About This Chapter
Who's It For?
Teachers who need help learning about or mastering educational assessments will benefit from the lessons in this chapter. There is no faster or easier way to learn summarizing and analyzing educational assessments. Among those who would benefit are:
- Teachers who need to administer assessments in the classroom
- Teachers who have limited time for professional development or training
- Teachers who prefer multiple ways of learning (visual or auditory)
- Teachers who need educational assessments for students with special accommodations
- Teachers who need an efficient way of learning about summarizing and analyzing educational assessments
- Teachers who need help understanding educational assessments and how to interpret the data
- Teachers who use both standardized and non-standard assessment methods
How It Works:
- Find videos in our course that cover what you need to learn or review.
- Press play and watch the video lesson.
- Refer to the video transcripts to reinforce your learning.
- Test your understanding of each lesson with short quizzes.
- Verify you're ready by completing the summarizing and analyzing educational assessments chapter exam.
Why It Works:
- Study Efficiently: Skip what you know, review what you don't.
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- Study With Flexibility: Watch videos on any web-ready device.
Teachers Will Review:
This chapter helps teachers understand the concepts of summarizing and analyzing educational assessments. Topics covered include:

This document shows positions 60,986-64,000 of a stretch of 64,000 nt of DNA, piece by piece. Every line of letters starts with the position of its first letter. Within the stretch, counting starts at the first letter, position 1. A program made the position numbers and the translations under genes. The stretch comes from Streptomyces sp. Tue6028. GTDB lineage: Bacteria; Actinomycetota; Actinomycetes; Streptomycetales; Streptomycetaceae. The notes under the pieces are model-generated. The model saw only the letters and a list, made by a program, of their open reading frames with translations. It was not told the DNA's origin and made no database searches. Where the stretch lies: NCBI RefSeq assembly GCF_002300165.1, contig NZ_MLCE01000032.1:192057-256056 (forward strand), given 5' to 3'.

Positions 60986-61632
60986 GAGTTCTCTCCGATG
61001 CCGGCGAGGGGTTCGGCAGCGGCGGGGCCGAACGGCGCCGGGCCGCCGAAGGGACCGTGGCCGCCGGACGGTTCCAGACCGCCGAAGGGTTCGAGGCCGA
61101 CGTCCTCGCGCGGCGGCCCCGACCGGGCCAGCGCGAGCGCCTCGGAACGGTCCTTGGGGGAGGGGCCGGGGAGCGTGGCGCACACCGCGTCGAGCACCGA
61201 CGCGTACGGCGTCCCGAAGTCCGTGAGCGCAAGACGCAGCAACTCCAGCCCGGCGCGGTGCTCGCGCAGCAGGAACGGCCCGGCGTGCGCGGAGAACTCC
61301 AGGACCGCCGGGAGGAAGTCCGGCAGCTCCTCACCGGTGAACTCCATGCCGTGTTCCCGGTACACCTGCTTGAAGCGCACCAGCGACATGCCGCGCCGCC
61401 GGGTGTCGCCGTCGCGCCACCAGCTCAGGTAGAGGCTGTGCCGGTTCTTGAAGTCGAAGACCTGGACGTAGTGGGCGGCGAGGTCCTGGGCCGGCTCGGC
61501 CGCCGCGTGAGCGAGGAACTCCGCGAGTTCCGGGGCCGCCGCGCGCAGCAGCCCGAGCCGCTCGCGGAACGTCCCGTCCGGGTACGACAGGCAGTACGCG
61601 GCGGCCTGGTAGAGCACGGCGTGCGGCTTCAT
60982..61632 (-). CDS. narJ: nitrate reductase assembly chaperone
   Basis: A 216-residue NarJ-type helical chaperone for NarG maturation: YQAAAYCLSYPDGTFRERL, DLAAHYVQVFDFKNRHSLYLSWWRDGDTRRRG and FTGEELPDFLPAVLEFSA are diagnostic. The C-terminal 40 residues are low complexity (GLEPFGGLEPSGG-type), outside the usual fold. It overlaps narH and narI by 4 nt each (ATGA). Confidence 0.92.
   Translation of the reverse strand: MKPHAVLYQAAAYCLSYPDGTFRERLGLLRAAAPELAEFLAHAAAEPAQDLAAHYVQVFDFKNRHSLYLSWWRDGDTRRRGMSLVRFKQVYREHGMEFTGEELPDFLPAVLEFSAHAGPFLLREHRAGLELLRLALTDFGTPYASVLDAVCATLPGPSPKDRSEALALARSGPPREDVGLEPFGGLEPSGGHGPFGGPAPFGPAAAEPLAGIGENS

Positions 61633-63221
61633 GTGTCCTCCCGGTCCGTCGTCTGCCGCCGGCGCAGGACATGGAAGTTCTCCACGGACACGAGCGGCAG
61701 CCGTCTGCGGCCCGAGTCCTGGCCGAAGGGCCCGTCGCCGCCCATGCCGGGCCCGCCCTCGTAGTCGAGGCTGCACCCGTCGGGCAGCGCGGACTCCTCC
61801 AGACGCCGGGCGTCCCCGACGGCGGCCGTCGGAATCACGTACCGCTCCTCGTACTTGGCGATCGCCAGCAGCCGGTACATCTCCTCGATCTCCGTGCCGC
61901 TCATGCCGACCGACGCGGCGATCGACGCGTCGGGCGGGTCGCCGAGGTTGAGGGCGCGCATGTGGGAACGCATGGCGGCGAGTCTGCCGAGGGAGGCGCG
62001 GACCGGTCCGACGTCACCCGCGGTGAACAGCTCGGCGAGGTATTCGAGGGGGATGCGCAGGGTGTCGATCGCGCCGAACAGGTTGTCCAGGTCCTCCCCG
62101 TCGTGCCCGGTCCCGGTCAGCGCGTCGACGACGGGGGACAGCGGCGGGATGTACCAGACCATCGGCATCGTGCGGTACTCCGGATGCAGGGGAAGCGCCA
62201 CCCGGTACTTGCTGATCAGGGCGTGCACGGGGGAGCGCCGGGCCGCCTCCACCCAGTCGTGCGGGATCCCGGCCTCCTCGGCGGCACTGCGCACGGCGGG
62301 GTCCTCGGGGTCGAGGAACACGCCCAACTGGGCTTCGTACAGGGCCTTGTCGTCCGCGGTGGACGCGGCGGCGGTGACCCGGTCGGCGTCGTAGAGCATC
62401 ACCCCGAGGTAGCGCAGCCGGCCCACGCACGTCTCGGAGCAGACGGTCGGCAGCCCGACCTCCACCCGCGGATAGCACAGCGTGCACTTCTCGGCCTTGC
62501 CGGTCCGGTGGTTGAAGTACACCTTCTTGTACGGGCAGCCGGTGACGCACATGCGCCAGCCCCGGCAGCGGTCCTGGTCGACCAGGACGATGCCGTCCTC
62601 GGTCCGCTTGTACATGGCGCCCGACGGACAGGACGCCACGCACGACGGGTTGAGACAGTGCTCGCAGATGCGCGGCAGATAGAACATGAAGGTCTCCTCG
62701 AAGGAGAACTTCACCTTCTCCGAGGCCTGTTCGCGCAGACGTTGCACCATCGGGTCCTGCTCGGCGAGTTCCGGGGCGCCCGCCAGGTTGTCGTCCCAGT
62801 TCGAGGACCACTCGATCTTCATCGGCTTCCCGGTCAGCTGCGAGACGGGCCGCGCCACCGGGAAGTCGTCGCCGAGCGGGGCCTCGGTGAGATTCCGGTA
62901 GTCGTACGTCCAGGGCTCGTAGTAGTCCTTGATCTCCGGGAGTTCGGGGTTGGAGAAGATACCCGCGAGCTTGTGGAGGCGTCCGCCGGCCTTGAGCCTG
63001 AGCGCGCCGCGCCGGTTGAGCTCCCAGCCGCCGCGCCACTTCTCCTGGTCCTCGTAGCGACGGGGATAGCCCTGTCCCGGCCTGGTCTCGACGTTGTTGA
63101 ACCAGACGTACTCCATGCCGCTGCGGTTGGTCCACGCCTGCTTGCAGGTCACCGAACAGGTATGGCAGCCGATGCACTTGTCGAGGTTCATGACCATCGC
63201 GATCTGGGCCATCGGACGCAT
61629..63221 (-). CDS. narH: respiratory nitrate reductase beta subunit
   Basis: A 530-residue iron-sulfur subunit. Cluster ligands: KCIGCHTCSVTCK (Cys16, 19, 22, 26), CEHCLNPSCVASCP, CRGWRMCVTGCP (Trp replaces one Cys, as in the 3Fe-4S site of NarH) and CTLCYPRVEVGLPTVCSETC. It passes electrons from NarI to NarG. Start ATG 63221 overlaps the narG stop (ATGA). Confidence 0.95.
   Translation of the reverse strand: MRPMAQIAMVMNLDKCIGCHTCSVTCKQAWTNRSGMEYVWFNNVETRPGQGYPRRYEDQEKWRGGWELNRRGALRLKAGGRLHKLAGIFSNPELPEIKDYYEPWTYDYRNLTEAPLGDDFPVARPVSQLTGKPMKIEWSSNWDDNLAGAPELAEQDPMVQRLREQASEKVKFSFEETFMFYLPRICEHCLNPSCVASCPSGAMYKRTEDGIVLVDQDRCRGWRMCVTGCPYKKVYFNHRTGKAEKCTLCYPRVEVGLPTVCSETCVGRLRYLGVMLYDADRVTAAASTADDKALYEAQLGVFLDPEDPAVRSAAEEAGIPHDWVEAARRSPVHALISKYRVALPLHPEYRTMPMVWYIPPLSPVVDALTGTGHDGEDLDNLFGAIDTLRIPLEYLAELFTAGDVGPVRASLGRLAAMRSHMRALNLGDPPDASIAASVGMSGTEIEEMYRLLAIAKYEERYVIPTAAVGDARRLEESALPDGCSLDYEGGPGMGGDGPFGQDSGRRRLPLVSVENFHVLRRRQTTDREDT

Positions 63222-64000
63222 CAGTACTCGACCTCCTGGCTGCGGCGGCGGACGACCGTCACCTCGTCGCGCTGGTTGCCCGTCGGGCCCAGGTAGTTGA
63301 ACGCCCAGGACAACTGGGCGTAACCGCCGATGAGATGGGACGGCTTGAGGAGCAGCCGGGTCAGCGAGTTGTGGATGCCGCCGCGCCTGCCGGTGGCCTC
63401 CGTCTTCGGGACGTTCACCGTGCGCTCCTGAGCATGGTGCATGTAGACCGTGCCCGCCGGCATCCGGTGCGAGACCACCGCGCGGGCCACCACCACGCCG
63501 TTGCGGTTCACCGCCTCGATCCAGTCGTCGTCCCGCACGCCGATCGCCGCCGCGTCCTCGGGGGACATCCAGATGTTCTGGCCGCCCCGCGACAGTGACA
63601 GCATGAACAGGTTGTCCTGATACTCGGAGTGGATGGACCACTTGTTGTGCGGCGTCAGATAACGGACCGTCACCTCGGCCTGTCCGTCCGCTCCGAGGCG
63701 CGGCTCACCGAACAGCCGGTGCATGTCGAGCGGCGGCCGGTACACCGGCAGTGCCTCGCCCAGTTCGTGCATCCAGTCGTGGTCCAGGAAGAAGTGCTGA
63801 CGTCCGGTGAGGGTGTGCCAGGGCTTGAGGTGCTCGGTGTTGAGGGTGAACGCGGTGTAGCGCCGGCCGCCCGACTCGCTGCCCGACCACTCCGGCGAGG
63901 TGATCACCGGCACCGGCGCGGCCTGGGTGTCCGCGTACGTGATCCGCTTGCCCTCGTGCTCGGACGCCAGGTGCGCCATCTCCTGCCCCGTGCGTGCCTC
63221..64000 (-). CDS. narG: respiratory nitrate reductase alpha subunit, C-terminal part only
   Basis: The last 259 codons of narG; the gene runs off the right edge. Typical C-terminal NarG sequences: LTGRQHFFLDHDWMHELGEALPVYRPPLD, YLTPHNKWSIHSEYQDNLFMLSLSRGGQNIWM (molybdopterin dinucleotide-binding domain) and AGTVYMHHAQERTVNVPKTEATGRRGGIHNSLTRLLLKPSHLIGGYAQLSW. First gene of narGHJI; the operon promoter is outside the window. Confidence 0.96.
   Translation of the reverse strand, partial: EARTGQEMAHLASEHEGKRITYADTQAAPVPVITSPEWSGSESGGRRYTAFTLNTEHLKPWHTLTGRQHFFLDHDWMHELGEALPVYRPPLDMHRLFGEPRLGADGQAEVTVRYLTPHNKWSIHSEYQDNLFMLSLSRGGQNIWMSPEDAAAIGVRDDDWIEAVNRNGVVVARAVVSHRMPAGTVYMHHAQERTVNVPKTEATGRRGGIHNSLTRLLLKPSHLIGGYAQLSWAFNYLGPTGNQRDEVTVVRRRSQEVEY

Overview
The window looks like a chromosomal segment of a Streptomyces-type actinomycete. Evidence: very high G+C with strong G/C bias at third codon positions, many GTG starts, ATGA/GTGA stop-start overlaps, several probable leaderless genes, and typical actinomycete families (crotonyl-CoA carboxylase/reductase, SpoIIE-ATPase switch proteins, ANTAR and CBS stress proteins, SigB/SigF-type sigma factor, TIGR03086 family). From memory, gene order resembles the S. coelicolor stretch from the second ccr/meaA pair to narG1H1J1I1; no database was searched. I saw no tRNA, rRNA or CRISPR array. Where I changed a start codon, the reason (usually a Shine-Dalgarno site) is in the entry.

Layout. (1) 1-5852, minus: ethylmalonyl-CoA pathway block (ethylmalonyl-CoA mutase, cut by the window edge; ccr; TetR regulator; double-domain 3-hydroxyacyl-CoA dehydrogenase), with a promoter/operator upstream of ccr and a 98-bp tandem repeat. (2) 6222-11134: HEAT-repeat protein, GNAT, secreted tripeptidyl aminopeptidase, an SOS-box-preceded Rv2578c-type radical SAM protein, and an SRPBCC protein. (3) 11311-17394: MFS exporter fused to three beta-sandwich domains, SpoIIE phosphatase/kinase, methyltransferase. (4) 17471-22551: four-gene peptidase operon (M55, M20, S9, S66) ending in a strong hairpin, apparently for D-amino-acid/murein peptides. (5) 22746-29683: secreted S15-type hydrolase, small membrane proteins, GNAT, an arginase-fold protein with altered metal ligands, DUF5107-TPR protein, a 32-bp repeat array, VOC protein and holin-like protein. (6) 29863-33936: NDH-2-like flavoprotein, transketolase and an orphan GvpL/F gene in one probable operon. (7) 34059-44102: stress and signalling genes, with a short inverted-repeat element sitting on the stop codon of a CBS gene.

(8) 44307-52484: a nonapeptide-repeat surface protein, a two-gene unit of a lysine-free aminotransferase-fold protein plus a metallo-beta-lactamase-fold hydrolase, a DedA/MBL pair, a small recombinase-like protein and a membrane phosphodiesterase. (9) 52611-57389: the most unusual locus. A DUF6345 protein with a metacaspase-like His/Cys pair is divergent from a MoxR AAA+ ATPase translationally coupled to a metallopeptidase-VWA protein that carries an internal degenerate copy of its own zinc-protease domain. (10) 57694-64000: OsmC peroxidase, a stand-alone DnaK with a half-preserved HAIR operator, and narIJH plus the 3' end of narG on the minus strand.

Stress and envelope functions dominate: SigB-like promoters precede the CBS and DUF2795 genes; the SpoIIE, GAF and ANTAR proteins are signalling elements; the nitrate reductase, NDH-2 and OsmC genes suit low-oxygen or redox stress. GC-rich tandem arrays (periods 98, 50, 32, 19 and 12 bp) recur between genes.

- Norm- versus criterion-referenced scoring
- Statistics of score distribution
- Test score to population comparisons
- Standard deviation and bell curves
- Using mean, median, and mode in assessments
1. Norm- vs. Criterion-Referenced Scoring: Advantages & Disadvantages
Assessment results allow educators to make important decisions about students' knowledge, abilities and future educational potential. There are multiple ways to summarize and interpret assessment results. This lesson will discuss ways to summarize norm-referenced assessments and criterion-referenced assessments.
2. Summarizing Assessment Results: Understanding Basic Statistics of Score Distribution
Summarizing test results is a critical component of the assessment process. In order for results to be used effectively, they must be summarized in a way that allows educators to compare the achievement of one student to others. This lesson will describe the first step in summarizing results: understanding the basic statistics of score distribution.
3. Summarizing Assessment Results: Comparing Test Scores to a Larger Population
Assessment results can yield valuable information about the individual test-taker and the larger population of test-takers. This lesson will describe how to compare test scores to a larger population by explaining standard score, stanines, z-score, percentile rank and cumulative percentage.
4. Using Standard Deviation and Bell Curves for Assessment
When a teacher gives an exam in class, how does she decide if the test scores were good or bad? This lesson focuses on classroom assessment, specifically how to analyze the variability of scores within a given group of students. We'll discuss both standard deviation and bell curves.
5. Using Mean, Median, and Mode for Assessment
How does a teacher decide what is a good exam score and what is a bad one? This lesson focuses on classroom assessment, but instead of different types of assessment (such as essay versus true/false questions), we'll discuss statistical methods for summarizing scores on any form of testing. Specifically, this lesson covers the statistical tools known as the mean, median and mode.
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Other chapters within the Assessment of Learning for Teachers course